Tuesday, January 13, 2015

Domestic Disturbance: My True-Life Adventure in Sibling Rivalry by John Phythyon

Domestic Disturbance: My True-Life Adventure in Sibling Rivalry by John Phythyon
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All's not quiet on the home front.
Young children adore their parents. How they feel about their siblings is another matter.

John Phythyon had an idyllic life until the day they brought him home. The arrival of a Little Brother turned his tranquil existence into a non-stop competition for their parents' attention, for control of the television on Saturday mornings, and to determine once and for all who was the superior brother.

In his third comical mini-memoir, Phythyon turns his absurdist pen to reminiscing about how he and brother Dave teamed up to dominate the neighborhood in baseball, battled over toys at home, and managed to organize an all-out playground war between the fourth and third grades at school just to establish which brother was greater. A quick read, "Domestic Disturbance" will convince you that "brotherly love" is truly a complicated phrase.


There are other advantages to having a Little Brother besides teaming up against the neighborhood. Sometimes, he can get you out of a sticky situation at school.
I was a pretty smart-mouthed, sassy kid in those days. I frequently said conceited things that irritated others, and my tongue had a tendency to write checks my butt couldn’t cash.
When I was in third grade, this behavior got me sideways with a girl named Kristen. I don’t really remember what happened. I didn’t interact with her much. She was in my class. She was also one of the smart kids. But we didn’t have a lot of contact.
Somehow, though, I’d made her really mad, and she decided she was going to teach me a lesson. She demanded to fight me. A giant gang of third-graders surrounded us, and this one was not ending until one of us was on the ground, humiliated.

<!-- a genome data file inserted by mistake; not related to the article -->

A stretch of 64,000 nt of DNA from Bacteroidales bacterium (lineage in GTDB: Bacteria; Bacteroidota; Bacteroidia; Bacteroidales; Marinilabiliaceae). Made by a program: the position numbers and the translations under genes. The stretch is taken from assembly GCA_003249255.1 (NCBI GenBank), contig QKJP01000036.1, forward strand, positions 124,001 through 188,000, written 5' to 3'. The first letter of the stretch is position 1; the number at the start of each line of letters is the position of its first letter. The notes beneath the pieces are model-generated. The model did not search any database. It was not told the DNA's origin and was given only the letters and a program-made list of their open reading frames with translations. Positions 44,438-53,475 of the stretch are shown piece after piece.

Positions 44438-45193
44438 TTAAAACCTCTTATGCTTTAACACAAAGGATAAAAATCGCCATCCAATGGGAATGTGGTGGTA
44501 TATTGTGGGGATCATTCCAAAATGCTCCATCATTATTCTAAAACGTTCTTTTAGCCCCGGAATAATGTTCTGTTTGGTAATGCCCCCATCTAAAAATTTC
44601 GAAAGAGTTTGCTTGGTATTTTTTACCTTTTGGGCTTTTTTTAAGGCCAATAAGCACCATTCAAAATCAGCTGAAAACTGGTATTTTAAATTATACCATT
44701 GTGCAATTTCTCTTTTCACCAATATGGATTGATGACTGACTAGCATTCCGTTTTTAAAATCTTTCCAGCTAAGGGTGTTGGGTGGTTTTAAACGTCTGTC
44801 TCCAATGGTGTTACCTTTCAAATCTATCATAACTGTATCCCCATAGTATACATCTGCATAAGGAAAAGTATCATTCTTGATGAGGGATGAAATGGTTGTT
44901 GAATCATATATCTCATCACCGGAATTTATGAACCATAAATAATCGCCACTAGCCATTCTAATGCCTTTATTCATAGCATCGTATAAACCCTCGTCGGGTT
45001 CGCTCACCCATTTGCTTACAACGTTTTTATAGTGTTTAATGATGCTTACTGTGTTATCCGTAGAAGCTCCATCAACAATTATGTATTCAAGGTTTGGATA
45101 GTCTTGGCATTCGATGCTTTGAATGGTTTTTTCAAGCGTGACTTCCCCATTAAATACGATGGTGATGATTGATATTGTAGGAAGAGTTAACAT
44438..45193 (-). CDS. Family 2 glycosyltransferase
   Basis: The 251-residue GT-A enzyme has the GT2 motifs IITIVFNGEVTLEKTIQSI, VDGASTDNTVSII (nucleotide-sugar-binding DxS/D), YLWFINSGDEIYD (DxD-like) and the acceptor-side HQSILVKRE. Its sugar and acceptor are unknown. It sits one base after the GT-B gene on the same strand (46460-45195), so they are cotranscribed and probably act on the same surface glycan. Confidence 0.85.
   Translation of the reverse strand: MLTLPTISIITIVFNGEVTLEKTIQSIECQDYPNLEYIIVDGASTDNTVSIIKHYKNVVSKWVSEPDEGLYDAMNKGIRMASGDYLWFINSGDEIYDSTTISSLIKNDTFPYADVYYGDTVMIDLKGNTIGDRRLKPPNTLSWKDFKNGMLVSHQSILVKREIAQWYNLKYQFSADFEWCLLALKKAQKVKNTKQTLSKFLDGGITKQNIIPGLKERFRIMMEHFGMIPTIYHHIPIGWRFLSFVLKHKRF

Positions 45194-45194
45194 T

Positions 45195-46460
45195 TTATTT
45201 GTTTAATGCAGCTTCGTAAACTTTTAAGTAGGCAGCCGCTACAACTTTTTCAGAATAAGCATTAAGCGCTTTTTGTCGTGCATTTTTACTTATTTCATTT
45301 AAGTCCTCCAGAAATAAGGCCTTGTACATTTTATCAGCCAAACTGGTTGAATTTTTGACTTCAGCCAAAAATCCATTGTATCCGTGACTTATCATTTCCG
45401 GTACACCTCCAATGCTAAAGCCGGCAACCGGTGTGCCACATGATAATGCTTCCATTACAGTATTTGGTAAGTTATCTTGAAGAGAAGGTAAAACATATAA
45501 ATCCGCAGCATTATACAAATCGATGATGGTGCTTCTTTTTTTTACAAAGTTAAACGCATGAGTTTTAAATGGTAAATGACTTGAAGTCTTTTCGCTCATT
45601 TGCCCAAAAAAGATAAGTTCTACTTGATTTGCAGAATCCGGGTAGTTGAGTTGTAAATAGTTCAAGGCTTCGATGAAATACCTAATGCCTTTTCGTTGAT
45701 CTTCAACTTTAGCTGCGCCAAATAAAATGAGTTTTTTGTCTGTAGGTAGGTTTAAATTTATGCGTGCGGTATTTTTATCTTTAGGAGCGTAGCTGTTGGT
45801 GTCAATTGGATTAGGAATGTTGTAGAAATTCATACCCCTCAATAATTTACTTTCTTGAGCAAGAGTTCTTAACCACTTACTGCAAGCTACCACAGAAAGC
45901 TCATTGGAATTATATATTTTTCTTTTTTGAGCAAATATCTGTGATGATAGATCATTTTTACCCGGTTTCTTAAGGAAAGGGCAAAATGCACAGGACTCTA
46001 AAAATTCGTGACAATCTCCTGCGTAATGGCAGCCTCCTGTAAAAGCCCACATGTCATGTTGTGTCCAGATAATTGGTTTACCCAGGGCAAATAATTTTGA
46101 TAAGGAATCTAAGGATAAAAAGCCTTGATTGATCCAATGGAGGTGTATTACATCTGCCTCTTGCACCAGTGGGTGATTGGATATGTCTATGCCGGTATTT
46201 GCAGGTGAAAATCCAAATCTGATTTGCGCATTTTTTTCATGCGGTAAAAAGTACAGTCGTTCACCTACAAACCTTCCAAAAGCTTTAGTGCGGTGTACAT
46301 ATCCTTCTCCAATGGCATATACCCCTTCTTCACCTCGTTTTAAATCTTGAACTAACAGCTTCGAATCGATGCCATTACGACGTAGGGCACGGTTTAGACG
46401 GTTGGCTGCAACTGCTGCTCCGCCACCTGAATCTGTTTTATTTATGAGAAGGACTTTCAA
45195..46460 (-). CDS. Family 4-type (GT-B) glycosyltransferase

I was terrified. First of all, I’d always been taught not to hit girls. Boys didn’t do that sort of thing. How could I win a fight with her if I wasn’t allowed to punch her?
Secondly, I wasn’t sure I could take her.
She was angrier than a hornet and was determined to make me pay for whatever it was I’d done. I wasn’t that good a fighter to begin with. I didn’t know what to do.
“I don’t hit girls,” I said, trying to sound confident and defuse the situation.
“Then I guess you’re gonna get beat up,” she retorted.
Now I was in a real panic. She’d called my bluff. I either had to try to fight her or let her pummel me. I didn’t like either of those options.
But sometimes, inspiration hits like lightning at just the right moment. There was no way out of this, but maybe I could prevent it from being a total disaster.
“If you’re so determined to fight,” I said, “then you need to let me get someone to fight for me. I won’t hit a girl.”
My mad plan worked. Kristen was willing to accept my proxy.
“I’ll be right back,” I said.
I was allowed out of the circle, and I dashed across the playground to where the second-graders played. I found Dave and explained the situation to him.
Understanding people is a critical skill for success in life, and I understood Dave pretty well then. Because he was smaller than a lot of the other kids in his class and our neighborhood, he had a chip on his shoulder to prove he was tougher than anyone else. I suspect my continual efforts to dominate him contributed to this Little Man’s Disease as well.
Regardless, I knew Dave was always eager to prove he was tougher than anyone else and that he scoffed at the usual rules. A frequent visitor to the principal’s office, he had a natural contempt for authority. Plus, he was always willing to defend me, despite the fact that I treated him so poorly.
So I knew when I went to find him that, while I might not be willing to hit a girl, Dave certainly was.
I returned to the ring with Dave in tow. Kristen looked him up and down dismissively.
“He’ll fight you,” I said.
She looked him over again while the crowd awaited her judgment anxiously. Kristen nodded and set up in a fighting stance. I stepped back as the circle closed around Dave.
“Okay, let’s go,” Kristen said.
Dave belted her in the nose.
Kristen went down immediately, grabbing her face. Tears streamed from her eyes, whether from crying or just from being punched in the nose, I didn’t know. A gasp went through the crowd. My mouth fell open in shock and delight.
Kristen didn’t get up. Dave turned and walked away wordlessly as though nothing of any significance had happened. I made myself scarce before Kristen’s friends could inflict any sort of revenge on me.
Nine years later, Kristen was elected homecoming queen at De Pere High School. From that point forward, the story became known as The Day Dave Punched out The Homecoming Queen.

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